A quarantine tank can also be used as a hospital tank and a breeding tank, so any money spent on setting one up is never wasted. Between uses, the tank should be cleaned to get rid of any lingering germs (there are commercial products for safely sterilising fishkeeping equipment, though DIY alternatives like concentrated salt solutions can be used as well). Sterilising kills off filter bacteria, which is one reason why zeolite is favoured in freshwater quarantine tanks. In marine quarantine tanks, you’ll need to add filter media from an established tank when setting it up.
Obviously a quarantine tank is redundant if your fish are all kept in separate, single-species aquaria.
Doing without a quarantine tank
Not everyone has a second aquarium, and not everyone quarantines their fish. Can you do without a quarantine tank? Yes, but you have to be aware of the risks and try to minimise them accordingly. Both the fish and the water it is bagged in can carry pathogens such as whitespot. Only putting the fish into the tank but none of the water it was bagged in reduces the risk of contaminating your aquarium but it doesn’t eliminate it. Many fish settle into a busy aquarium very quickly, especially if there are already others of their kind there. So adding five neons to a tank that already has a school of ten of them should work out very well, with the new fish immediately settling down and eating whatever the others are eating. But this isn’t always the case. Territorial fish, such as cichlids, may view new members of their species with a certain degree of hostility, especially if the tank is rather small, and there is likely to be (at the very least) a certain amount of squabbling as each fish tries to figure out the revised territorial boundaries. Remember, just because certain species are sold as distinct varieties doesn’t mean the fish will respect those differences. For example, blue and yellow gouramis are the same species, Trichogaster trichopterus, and the males of this species can be very waspish towards one another regardless of their colour.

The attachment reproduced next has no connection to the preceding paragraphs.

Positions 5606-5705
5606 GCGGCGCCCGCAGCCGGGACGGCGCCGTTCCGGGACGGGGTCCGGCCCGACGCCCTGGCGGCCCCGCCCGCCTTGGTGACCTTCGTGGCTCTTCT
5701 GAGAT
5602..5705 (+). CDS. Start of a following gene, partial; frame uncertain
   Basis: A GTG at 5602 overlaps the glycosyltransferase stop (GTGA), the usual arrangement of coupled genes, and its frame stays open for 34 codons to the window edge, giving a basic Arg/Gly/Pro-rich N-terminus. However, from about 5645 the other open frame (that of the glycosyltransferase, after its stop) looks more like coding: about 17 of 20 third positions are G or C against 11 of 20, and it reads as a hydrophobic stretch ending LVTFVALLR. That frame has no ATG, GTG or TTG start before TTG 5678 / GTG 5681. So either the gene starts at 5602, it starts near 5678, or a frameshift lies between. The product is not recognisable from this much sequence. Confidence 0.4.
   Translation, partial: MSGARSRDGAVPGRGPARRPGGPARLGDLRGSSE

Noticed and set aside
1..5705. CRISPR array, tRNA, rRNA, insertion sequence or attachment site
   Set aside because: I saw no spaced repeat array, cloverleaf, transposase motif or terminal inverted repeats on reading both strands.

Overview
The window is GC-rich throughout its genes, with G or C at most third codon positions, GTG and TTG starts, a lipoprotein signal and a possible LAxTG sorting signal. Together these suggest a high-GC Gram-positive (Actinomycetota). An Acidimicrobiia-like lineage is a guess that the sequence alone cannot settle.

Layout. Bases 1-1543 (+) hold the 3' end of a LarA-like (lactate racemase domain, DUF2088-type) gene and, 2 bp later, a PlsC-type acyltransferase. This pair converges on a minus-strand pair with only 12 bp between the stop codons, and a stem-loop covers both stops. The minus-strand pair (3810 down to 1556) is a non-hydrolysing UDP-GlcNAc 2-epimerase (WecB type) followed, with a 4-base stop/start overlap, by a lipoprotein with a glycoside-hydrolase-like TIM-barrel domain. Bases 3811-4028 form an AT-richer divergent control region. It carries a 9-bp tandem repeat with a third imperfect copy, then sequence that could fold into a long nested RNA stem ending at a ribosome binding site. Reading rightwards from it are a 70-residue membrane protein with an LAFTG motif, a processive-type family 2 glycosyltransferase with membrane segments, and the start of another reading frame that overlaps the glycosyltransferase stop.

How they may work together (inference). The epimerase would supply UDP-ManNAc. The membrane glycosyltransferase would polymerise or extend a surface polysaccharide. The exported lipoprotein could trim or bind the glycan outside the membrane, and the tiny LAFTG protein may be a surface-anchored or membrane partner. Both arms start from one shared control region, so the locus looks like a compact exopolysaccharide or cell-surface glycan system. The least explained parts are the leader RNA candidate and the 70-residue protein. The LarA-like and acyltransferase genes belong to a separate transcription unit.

Even in the best of circumstances, the new fish will have to learn to accept the food you are offering, figure out which fish are best left alone, and where it is safe to rest without impinging on another’s territory. Nocturnal feeders like spiny eels may not even feed at all during the day, at least not to begin with, so providing them with food at night is important. Under such circumstances, it can be difficult to know they are feeding if there are other nocturnal fish like catfish and loaches in the tank. So while you certainly can add new fish to your community tank without quarantining them, it does increase the workload.
Acclimating fish to your water conditions
Whether you’re introducing fish to your main tank or a quarantine tank, the basic process should always be the same: expose the fish to as gradual a change in water chemistry as possible. A few fish have evolved to handle big changes in water chemistry (brackish water fishes, for example) but most react very badly to sudden changes in pH, hardness, salinity, and temperature. Whether the fish is going from worse to better water conditions is irrelevant here, so don’t assume the fish will be happy to get out of the dirty water in the bag and into a proper aquarium because it doesn’t work quite like that. Fish adapt over time to even bad conditions, and will need to re-adapt to the better conditions in your aquarium.